Reasons for hope
I very much appreciated the recent commentary in The Tribune on how the frontier spirit helped carry writer Samantha Dunn and her family through the recession of 2009 (“In a tough year, frontier spirit carried us through,” Jan. 14).
The writer noted how friends, family, neighbors and local businesses showed generosity and kindness to them as they struggled economically. We have this same kindness within us here in San Luis Obispo County.
When there are fewer dollars and jobs to go around, we naturally return to the nonmaterial values of sharing, giving and social caring to get through. These are family and community values, and we greatly benefit ourselves and others with this attitude of social caring and connectedness.
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Self-reliance is another strong American value. Nearly all of us can do more for ourselves and our families to save money, such as making repairs ourselves, growing gardens and trading skills and products.
As an added plus, here in San Luis Obispo County, we have a fine local agricultural economy, so we produce food and other products and recycle our dollars that go farther still.
There are many reasons to be hopeful, and many of those reasons are right within us and around us now.
Bob McAfee San Luis Obispo
How many people with dementia have to be lost before our citizenry wakes up? People who disappear who have Project Lifesaver bracelets are found in the U.S. within an average of 30 minutes, even if they are hidden from view.
The San Luis Obispo Lions Club spearheaded sponsorships from all the county Lions Clubs, and in partnership with the sheriff’s department and Senior Volunteer Services, this service is provided to people with dementia. Scholarships are provided to anyone who cannot afford the service.
Please, if your loved one has even slight dementia, get them a Project Lifesaver bracelet for their safety. We don’t want any more lost people.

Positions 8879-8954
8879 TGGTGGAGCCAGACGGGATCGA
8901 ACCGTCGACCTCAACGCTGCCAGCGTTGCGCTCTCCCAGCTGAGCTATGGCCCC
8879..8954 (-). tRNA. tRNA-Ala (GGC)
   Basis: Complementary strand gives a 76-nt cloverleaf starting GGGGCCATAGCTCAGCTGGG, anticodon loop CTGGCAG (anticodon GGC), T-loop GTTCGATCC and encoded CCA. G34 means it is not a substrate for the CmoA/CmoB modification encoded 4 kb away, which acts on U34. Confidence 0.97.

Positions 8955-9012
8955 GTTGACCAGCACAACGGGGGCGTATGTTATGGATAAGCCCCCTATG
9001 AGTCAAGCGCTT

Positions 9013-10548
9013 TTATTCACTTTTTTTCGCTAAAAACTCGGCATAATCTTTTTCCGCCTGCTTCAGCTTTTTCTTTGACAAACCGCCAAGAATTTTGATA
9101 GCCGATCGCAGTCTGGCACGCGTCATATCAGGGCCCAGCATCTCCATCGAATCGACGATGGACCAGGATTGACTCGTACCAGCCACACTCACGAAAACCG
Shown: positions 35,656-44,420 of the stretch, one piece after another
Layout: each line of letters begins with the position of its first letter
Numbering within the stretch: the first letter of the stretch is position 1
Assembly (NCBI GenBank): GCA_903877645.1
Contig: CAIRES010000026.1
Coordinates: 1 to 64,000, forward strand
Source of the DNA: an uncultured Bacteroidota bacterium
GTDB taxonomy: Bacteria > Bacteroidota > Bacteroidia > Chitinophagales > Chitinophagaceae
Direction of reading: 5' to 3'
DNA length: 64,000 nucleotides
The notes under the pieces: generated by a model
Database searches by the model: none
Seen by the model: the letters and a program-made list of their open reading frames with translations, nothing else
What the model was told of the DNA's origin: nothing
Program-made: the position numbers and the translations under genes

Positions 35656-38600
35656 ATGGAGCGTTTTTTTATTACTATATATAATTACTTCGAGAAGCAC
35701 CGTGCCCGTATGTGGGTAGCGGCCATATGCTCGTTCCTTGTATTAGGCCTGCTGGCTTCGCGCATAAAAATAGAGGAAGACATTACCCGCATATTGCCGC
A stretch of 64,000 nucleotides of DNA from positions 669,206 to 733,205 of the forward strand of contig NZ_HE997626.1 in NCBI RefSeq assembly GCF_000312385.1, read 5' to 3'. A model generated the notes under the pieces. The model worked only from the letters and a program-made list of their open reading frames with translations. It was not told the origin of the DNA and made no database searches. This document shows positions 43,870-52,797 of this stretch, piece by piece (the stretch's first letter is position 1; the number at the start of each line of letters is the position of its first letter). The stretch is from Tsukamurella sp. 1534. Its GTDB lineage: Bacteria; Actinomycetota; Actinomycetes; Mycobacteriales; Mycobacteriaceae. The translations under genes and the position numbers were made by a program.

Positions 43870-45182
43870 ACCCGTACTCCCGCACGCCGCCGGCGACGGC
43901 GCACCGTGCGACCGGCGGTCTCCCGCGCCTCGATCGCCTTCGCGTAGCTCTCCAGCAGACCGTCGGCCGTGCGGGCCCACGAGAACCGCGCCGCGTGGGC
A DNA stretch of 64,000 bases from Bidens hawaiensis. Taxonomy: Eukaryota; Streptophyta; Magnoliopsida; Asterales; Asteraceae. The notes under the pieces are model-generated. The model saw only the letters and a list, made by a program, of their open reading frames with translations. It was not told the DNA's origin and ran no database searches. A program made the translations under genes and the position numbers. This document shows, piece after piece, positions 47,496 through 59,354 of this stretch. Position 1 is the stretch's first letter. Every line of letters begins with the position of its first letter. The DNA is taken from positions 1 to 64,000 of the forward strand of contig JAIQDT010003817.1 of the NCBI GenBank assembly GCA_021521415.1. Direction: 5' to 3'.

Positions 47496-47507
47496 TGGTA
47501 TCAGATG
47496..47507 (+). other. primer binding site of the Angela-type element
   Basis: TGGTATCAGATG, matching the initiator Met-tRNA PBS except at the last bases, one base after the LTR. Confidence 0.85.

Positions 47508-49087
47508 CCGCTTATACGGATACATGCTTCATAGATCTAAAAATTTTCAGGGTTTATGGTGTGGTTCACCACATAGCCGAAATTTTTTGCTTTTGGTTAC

For more information, call 548-0909 or look up Project Livesaver on the Internet.
Pearl Thoma San Luis Obispo
Safer than Haiti
We have been watching the absolute devastation in Haiti and wondering how a community so damaged could survive. Since California is earthquake country, we may have even wondered whether the same thing could happen here. The answer is probably not.
We learned our lesson long ago. The 1906 San Francisco earthquake was similarly devastating and, over time, led to the development of building construction laws and enforcement systems in this state that helps avoid a repetition of that carnage.
So give thanks to the building code, the building departments and their inspectors and capable architects, engineers and constructors for the safe buildings we live and work in.
The Haiti earthquake was very powerful. A similar shake in California today would probably reveal some damage in old buildings that were not well maintained (or where someone had decided to skip an important requirement in the interest of time or economy) but nothing like what we have seen on television.
Cornelius Deasy San Luis Obispo
I appreciate the well-researched, well-written and comprehensive article “Nuclear rebirth may be looming” in The Tribune by Judy Pasternak (Jan. 24). Its messages, however, are alarming. Nuclear power is not a solution to global warming; it’s another set of problems — problems with reactor safety, radioactive waste management, the proliferation of fissile material and high cost.
The money spent on lobbying for this dirty, dangerous and expensive industry diverts our resources from conservation and clean, sustainable, affordable sources of energy. I encourage you to call or write to our senators and tell them that you do not support construction of new nuclear reactors as a means of addressing the climate crisis.
Jill ZamEk San Luis Obispo Mothers for Peace
Where are protesters?
Where are the protesters? When former President George Bush was in office and sending more troops to Iraq, I would drive down the main street of my town on Saturday, and I would often see the Women in Black standing on the corner protesting the war.
Now that President Barack Obama is sending more troops to Afghanistan, essentially the same thing Bush was doing, I don’t see any protesters. Why is that?
Richard Placak Atascadero
Try Supreme Court
Corporate contributions to electoral politics are not free speech by any stretch. It’s paid speech — and so expensive that ordinary citizens can’t afford it.
Therefore, the recent ruling is antidemocratic in the extreme and should be unconstitutional (“Supreme Court lifts campaign spending limits,” Jan. 22). We need a court that can try the Supreme Court when they go off the rails like this.
Jean Gerard Cambria